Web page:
05 Feb DORA makes a difference in saving Tassie lives
AN average of 40 patient red-flag “interventions” are being made in Tasmania every day by doctors, pharmacists and health regulators to stop the potential fatal misuse of prescription drugs.
Tasmania’s chief pharmacist Peter Boyles says the state’s real-time reporting system has stopped the prescribing and dispensing of opioid analgesic drugs, such as morphine, to between 30 and 50 prescription drug users daily.
This has helped slash the fatal overdose rate from an average of 25 to about 17 deaths a year, the Sunday Tasmanian can reveal.
And the number of interventions — of varying degrees of significance — initiated by pharmacists and doctors was growing, Mr Boyles said.
The Drugs and Poisons Information System Online Remote Access (DORA) system, which only operates in Tasmania but is being considered nationally, is successfully tackling the problem of doctor shopping, where users can play two doctors off against each other to obtain medication.
Department of Health and Human Services regulators alert doctors and pharmacists when the supply of medication to a red-flagged patient has the high potential to cause harm.
Tasmania has traditionally had a disproportionately high rate of prescription drug misuse, overuse and abuse, perhaps compounded by the state’s older population and, at times, long elective surgery waiting lists.
“Each week there are a number of instances where, due to this system being used, a medication isn’t prescribed or dispensed that had significant potential to cause harm,” Mr Boyles said.
“These interventions in part are responsible for the reduction of deaths.
“Before DORA, Tasmania averaged 25 deaths a year from Schedule 8 opioid analgesics prescription drug overdoses.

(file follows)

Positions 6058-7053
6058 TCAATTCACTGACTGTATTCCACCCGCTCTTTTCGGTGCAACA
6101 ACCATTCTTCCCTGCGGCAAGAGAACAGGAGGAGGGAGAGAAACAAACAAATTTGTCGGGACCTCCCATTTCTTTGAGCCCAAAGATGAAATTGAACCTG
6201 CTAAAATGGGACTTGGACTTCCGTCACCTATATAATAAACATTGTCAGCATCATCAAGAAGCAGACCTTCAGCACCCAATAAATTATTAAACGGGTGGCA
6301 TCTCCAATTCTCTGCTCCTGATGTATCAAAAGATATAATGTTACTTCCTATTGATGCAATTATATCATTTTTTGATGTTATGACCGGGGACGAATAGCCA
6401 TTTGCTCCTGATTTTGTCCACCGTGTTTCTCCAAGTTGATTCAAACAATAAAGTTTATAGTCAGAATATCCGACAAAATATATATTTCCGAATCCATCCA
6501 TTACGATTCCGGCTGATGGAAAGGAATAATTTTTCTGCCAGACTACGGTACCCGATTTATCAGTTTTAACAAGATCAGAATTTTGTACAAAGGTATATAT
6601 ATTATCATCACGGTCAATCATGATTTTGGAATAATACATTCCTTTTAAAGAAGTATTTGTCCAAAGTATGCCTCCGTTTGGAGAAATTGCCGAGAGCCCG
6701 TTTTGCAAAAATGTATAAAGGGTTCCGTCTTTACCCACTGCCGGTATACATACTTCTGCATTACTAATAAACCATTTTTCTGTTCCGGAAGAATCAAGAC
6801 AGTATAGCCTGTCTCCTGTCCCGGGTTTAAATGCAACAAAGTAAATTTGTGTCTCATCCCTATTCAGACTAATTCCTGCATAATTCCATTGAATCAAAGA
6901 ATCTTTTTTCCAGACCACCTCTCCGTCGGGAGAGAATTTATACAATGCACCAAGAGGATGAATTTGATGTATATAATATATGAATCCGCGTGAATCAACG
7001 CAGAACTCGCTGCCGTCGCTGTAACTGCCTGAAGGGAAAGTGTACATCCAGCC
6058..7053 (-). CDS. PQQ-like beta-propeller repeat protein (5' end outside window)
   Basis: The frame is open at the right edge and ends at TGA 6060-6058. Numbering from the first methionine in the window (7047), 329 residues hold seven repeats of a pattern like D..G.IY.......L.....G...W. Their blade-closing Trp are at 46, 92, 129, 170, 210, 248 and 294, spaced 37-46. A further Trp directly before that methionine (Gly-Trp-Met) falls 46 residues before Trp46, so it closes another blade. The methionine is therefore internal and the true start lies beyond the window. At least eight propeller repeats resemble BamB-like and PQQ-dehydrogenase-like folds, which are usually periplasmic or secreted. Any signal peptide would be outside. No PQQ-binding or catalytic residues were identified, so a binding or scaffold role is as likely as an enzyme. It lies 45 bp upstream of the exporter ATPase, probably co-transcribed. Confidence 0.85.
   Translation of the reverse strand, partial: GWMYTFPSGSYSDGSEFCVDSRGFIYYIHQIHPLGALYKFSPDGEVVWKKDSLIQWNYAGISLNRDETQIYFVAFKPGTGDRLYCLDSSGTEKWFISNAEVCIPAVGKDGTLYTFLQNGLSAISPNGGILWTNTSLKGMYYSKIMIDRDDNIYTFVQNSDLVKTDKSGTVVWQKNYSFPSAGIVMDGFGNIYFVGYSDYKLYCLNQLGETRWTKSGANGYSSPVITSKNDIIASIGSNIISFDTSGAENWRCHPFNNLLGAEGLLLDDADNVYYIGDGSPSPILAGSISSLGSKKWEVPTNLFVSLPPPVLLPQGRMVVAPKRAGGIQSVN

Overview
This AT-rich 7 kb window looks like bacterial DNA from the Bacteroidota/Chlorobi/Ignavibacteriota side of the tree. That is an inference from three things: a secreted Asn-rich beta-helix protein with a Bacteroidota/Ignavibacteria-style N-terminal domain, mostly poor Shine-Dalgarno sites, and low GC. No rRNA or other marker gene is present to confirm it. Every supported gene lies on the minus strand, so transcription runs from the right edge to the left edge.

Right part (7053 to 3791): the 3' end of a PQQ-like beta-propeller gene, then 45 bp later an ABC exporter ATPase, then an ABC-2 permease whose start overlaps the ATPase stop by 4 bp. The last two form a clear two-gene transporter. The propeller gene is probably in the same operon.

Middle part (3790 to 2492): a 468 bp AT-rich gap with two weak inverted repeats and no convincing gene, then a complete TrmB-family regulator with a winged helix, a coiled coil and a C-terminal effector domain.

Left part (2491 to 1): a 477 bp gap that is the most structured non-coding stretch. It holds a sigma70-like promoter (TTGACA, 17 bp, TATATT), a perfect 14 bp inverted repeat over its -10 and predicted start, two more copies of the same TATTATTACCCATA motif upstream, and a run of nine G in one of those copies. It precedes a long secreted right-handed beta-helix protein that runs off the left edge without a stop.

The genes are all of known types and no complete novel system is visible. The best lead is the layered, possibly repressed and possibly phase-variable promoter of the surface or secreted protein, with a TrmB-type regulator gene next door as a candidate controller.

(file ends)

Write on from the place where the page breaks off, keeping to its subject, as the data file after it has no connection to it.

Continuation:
“Since DORA started, this has fallen to around 17 deaths a year.
“While some progress has been made on introducing a national system, Tasmania remains the only place in Australia that has a real-time prescription monitoring system.”
Pharmacy Guild of Australia state president and North-West Coast pharmacist John Dowling said DORA was undoubtably saving lives. “I think it’s been pretty effective,” Mr Dowling said.
However, he said the system should be made compulsory for all pharmacists.
The Department of Health and Human Services says “over 90 per cent of pharmacists are real-time reporting.”
“I was surprised it was not mandated,” Mr Dowling said.
“That’s always the problem with any of these sorts of things, if there’s a weak link.
Mr Dowling also said it was disappointing DORA or a similar system had not been adopted nationally, given its success in Tasmania.
The Australian Medical Association again aired its frustrations in November last year, ahead of a meeting of state and territory health ministers, that Tasmania was still the only state to tackle doctor shopping. “I believe the cost of running it in those bigger states has put them off,” Mr Dowling said.
If you need help, Lifeline 13 1144 or Tasmanian Alcohol and Drug Services, 1300 139 641